Year : 2012  |  Volume : 3  |  Issue : 1  |  Page : 35-38

Analysis of hematinic formulations available in the Indian market

Department of Pharmacology, P.D.U Medical College, Rajkot, Gujarat, India

Correspondence Address:
B N Karelia
Department of Pharmacology, P.D.U Medical College, Rajkot, Gujarat
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Source of Support: None, Conflict of Interest: None

DOI: 10.4103/0976-500X.92504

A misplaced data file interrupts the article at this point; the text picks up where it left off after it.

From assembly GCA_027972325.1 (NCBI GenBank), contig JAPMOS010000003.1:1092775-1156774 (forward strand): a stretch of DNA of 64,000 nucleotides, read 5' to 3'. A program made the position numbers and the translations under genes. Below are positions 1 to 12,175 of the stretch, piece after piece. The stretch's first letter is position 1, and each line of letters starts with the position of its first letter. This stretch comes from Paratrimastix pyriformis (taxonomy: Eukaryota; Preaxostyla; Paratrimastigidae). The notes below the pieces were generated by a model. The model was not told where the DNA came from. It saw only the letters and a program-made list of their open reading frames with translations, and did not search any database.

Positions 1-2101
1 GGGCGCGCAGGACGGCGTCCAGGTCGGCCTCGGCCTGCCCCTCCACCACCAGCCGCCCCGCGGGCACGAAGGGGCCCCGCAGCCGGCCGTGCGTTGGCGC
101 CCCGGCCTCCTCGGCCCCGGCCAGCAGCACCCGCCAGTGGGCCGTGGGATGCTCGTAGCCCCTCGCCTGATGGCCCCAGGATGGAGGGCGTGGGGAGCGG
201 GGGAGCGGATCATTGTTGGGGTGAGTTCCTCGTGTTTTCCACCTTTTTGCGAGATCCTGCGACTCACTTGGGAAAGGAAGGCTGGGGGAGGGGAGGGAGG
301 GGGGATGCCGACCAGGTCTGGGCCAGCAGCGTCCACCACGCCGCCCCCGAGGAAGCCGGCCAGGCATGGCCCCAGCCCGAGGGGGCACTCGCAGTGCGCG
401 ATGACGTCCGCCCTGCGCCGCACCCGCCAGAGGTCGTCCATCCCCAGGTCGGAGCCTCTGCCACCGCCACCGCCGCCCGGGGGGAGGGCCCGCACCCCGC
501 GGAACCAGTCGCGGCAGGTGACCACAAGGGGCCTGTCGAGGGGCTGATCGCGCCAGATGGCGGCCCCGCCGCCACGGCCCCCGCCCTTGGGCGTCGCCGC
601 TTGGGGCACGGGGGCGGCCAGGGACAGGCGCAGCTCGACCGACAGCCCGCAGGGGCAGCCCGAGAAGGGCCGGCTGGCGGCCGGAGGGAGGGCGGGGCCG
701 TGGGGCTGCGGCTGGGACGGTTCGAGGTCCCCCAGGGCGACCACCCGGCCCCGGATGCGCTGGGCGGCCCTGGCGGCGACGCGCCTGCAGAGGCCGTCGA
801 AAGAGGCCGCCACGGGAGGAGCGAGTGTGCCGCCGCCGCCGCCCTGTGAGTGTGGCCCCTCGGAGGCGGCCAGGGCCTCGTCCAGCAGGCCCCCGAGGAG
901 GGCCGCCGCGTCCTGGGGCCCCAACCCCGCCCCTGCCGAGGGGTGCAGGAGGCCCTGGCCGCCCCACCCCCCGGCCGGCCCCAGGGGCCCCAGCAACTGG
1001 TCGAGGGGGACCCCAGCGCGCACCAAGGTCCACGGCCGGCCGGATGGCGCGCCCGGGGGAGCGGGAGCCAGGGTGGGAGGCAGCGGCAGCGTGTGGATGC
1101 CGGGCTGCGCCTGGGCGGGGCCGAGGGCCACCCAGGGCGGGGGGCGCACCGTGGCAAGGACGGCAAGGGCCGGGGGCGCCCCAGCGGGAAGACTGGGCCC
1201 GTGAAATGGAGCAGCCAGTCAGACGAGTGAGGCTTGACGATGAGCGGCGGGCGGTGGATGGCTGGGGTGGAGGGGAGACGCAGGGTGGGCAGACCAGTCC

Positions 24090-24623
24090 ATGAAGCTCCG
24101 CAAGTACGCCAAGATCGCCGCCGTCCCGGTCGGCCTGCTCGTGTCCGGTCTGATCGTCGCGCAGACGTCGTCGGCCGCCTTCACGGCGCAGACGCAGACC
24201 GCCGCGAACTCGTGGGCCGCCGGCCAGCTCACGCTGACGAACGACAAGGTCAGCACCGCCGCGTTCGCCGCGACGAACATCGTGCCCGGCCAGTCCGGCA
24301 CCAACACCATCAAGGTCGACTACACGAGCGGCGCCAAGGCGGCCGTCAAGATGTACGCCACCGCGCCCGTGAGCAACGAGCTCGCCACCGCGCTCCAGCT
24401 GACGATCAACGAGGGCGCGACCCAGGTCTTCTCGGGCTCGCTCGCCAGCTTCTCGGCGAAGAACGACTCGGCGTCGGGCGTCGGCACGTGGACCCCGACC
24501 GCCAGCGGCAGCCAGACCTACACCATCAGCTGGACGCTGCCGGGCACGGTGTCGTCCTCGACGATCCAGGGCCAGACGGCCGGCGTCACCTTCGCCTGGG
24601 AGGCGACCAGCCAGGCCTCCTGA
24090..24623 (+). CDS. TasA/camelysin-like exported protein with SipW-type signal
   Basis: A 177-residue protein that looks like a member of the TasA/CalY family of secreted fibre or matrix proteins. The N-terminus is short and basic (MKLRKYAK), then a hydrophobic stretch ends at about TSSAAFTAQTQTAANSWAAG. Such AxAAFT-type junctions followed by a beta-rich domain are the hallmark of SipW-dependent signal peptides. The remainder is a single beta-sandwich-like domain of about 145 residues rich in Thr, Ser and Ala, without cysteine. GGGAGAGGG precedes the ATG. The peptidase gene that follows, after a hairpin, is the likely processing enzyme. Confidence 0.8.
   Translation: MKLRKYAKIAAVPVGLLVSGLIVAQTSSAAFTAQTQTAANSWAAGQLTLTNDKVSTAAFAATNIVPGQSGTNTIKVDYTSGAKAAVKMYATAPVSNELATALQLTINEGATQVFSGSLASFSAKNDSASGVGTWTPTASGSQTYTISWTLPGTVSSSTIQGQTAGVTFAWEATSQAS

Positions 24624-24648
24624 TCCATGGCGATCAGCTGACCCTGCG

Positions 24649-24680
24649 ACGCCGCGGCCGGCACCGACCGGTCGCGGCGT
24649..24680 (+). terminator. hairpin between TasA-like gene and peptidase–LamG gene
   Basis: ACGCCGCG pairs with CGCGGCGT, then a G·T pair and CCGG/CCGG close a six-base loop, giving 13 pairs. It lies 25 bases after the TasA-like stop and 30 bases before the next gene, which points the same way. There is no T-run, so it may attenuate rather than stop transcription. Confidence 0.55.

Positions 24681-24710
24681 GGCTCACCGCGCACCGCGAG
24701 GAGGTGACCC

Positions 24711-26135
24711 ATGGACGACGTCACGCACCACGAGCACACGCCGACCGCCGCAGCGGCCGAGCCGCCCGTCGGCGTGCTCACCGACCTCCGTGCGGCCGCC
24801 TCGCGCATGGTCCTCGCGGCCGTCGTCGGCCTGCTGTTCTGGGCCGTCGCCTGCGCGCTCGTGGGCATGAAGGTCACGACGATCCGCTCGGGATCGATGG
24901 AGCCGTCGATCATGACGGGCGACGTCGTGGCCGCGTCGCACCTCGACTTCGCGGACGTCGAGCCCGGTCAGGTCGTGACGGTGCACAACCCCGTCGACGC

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Objectives: To analyze the hematinic formulations available in Indian market for their varieties of dosage forms, iron salts used, content of elemental iron, frequency of administration, additional nutrients, and cost. Materials and Methods: Hematinic formulations listed in Indian Drug Review (2009) were analyzed for the iron salts contained and the elemental iron content. Preparations containing iron ± folic acid ± vitamin C were considered as 'acceptable' formulations. For proper comparison, cost of 100 mg elemental iron in each formulation was calculated. Acceptable oral formulations containing iron with folic acid were further classified according to iron salts, and the median cost of various iron salts was compared. We also identified oral solid formulations that required administration more than three times a day. Prices of 'acceptable' iron preparations were compared with that of 'irrational' formulations. Results: Out of 621 formulations, 365 were oral solid formulations, 232 were oral liquids, and 24 were for parenteral administration. Formulations containing iron salts like ferrous sulphate, ferrous sulphate (dried), carbonyl iron, and ferrous fumarate are cheaper than formulations containing other iron salts. Among the 365 oral (solid) iron formulations, we found 60 that would require administration more than three times a day to provide a therapeutic dosage of elemental iron. As compared to irrational formulations, the cost of acceptable formulations was in a significantly narrow range; however, the median cost of acceptable products was significantly higher than that of the irrational ones, except in case of the parenteral preparations. Conclusion: The drug regulation authorities should tune the drug price in such a way that rational formulations cost less than the irrational ones.

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